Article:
Table 1 shows the ADA results >30 U/L and the diagnosis. Table 2 compares ADA data from Middlemore Hospital with published studies and shows that our sensitivity (100%) and specificity (86%) compared well with published studies. Positive predictive value (PPV) was 24% and the negative predictive value (NPV) was 100% for an ADA cut-off of >30 U/L. The PPV increased to 45% and NPV was 99% at an ADA cut-off of >70 U/L. However, the sample size of tuberculous pleural effusions were small and calculations based on this maybe subject to variation.

Discussion

The diagnosis of TPE is usually determined on a combination of clinical, radiological and laboratory findings. In most series of patients with TPE, stains for acid fast bacilli are detected in less than 10% of cases (5). Pleural fluid cultures for TB are more sensitive with a yield ranging from 12% to 70% (5), however, turnaround time for cultures is usually 3 to 4 weeks. Polymerase chain reaction (PCR) has excellent specificity (78%-100%) but there are significant differences in sensitivity amongst methods used (20%-90%) owing to the presence of amplification inhibitors, type of primer used, genomic sequence amplified and the number of mycobacteria (2). Pleural biopsy is the gold standard for diagnosis of TPE but this is an invasive procedure and there are risks of complications. A biopsy involves a stain, culture and histology. In patients with TPE, pleural biopsy culture is positive in 39%-80% of cases and histological examination reveals granulomatous inflammation in 50%-97% of cases (2).

Adenosine deaminase (ADA) is an enzyme in the purine salvage pathway that catalyses the conversion of adenosine and deoxyadenosine to inosine and deoxyinosine with the release of ammonia. ADA is found in most cells but plays an important role in the differentiation of lymphoid cells (in particular, active T-lymphocytes). Elevated pleural fluid ADA levels are not specific for TPE and it may be seen in diseases such as lymphoma, empyema, malignancy, pneumonia and rheumatoid-associated pleural effusions (rheumatoid arthritis or systemic lupus erythrematosus).

The methods for measuring ADA can be grouped into broadly two groups: Giusti and non-Giusti. One of the first methods for ADA was described by Giusti and Galanti (5). In this reaction the first step, where adenosine plus water is converted to inosine and ammonia by ADA, is the same. Ammonia then reacts with sodium hypochlorite and phenol in an alkaline solution (with sodium nitroprusside as the catalyst) to form an intensely blue indophenol compound. Non-Giusti methods includes the reduced nicotinamide adenine dinucleotide-linked kinetic method, ADA deaminases adenosine to inosine. The ammonium released is then used by glutamate dehydrogenase to convert 2-oxoglutarate to L-glutamate, with the concomitant oxidation of NADH to NAD+, allowing the reaction to be monitored by following the decrease in absorbance at 340 nm (6). The Diazyme ADA is a non-Giusti method, based on the enzymatic deamination of adenosine to inosine. Inosine is converted to hypoxanthine by purine nucleoside phosphorylase. Hypoxanthine is converted to uric acid and hydrogen peroxide by xanthine oxidase. Hydrogen peroxide is further reacted with two other compounds to generate a quinone dye. This is a rate up reaction measured at 548nm.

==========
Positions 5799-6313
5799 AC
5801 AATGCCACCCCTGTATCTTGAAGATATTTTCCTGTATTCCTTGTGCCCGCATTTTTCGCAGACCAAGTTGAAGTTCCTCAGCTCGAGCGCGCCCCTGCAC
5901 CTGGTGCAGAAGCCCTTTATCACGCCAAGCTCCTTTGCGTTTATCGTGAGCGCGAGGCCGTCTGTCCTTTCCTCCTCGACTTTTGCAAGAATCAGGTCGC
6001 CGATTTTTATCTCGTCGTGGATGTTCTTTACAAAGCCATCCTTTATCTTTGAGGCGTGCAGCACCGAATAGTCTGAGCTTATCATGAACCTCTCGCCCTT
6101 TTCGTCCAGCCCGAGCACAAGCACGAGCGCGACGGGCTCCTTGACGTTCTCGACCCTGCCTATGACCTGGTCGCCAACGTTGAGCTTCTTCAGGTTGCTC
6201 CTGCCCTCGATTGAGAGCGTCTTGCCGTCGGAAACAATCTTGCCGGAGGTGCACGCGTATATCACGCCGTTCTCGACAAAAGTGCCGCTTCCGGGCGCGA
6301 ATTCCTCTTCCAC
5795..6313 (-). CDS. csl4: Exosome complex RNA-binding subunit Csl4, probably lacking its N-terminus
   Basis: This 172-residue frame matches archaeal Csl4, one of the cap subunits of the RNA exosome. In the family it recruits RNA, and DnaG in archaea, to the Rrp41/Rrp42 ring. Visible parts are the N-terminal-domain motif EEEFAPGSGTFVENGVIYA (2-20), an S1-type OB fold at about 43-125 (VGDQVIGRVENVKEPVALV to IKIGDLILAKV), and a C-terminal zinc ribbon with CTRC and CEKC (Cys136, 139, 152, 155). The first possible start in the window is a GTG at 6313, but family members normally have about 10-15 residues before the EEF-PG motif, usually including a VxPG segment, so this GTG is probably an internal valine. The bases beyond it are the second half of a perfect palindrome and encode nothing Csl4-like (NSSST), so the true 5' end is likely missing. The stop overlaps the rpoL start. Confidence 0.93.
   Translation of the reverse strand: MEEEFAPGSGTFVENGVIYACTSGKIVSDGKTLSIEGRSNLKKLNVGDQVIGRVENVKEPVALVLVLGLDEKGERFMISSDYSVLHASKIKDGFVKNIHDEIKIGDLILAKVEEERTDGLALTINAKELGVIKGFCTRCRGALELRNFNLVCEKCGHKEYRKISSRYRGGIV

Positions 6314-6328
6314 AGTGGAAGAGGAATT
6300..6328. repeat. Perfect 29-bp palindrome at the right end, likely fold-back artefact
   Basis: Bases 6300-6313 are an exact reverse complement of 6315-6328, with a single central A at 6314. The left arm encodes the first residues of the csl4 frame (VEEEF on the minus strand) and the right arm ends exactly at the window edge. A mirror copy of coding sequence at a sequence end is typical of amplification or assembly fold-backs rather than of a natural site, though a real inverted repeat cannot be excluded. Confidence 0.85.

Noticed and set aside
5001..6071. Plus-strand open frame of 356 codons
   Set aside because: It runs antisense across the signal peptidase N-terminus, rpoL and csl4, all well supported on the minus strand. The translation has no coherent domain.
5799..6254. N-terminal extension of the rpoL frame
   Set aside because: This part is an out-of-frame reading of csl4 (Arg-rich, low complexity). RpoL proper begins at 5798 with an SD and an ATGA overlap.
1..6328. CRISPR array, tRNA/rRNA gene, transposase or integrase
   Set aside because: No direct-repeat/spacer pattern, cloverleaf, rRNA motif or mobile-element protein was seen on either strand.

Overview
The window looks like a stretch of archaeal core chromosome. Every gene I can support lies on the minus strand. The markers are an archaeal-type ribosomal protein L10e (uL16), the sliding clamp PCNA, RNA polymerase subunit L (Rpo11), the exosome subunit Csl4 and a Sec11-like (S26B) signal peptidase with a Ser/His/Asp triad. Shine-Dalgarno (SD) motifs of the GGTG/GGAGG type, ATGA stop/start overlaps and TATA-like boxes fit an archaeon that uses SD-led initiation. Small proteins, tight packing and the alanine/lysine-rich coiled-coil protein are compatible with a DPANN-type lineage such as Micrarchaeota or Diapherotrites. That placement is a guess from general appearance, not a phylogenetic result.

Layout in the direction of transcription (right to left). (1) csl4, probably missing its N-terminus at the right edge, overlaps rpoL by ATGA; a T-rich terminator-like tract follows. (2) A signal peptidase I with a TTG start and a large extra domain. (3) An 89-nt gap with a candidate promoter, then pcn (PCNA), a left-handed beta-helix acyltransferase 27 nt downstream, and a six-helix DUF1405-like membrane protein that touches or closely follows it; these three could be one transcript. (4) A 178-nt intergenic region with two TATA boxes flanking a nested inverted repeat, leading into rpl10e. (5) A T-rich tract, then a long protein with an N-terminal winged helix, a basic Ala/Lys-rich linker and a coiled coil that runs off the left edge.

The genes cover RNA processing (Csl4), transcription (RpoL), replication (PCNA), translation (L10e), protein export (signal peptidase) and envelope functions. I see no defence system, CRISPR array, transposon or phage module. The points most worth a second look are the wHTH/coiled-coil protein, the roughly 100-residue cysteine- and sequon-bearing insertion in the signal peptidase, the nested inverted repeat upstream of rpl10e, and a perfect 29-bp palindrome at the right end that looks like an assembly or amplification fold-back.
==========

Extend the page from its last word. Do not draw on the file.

At Middlemore Hospital samples for ADA estimation are analysed three times per week. Our studies have shown that ADA in pleural aspirates are stable for up to six hours at room temperature and up to 1 month at 2[degrees]C-8[degrees]C (unpublished studies). However, we advise transportation at 4[degrees]C. Miller et al looked at using preservatives, such as a mixture of glycerol and ethylene glycol or a mixture of glycerol and sodium sulphate, to enable samples to be shipped at ambient temperatures. However, this may be more beneficial in regions where refrigerated transport of samples is problematic (7).

We noted significant differences in ADA levels between different methods as illustrated in Figure 1. In meta-analyses optimum cutoff for ADA were different depending on the method utilised. There are no international standardisation programs for adenosine deaminase assays and published cut-off should therefore be viewed with caution. Determination of adenosine deaminase cutoffs should be method specific and use local populations where possible.

The sensitivity and specificity of ADA increases when the cut-off of >70 U/L is used, however, ADA cannot be used alone to diagnose TPE. Its value as an early marker of TPE was highlighted by one of our cases, where a high ADA result was obtained 55 days before a sample from this patient grew Mycobacterium tuberculosis. Cultures will still be required to identify mycobacterial drug resistance.

In the New Zealand population an elevated ADA level >70 U/L has a low positive predictive value (24%) for tuberculosis. However, in practice the causes of false positive results, such as empyema, are often identified promptly. The negative predictive value is very high (100%) and in cases where there is a low pre-test probability of TPE, a low ADA result can rule out the need for invasive procedures such as pleural biopsy. Most of the literature cites 40 U/L as the cut-off levels for ADA. The meta-analysis by Goto el al (including Giusti, non-Giusti and unknown methodologies) featured studies that used a cut-off levels between 30 U/L and 71 U/L.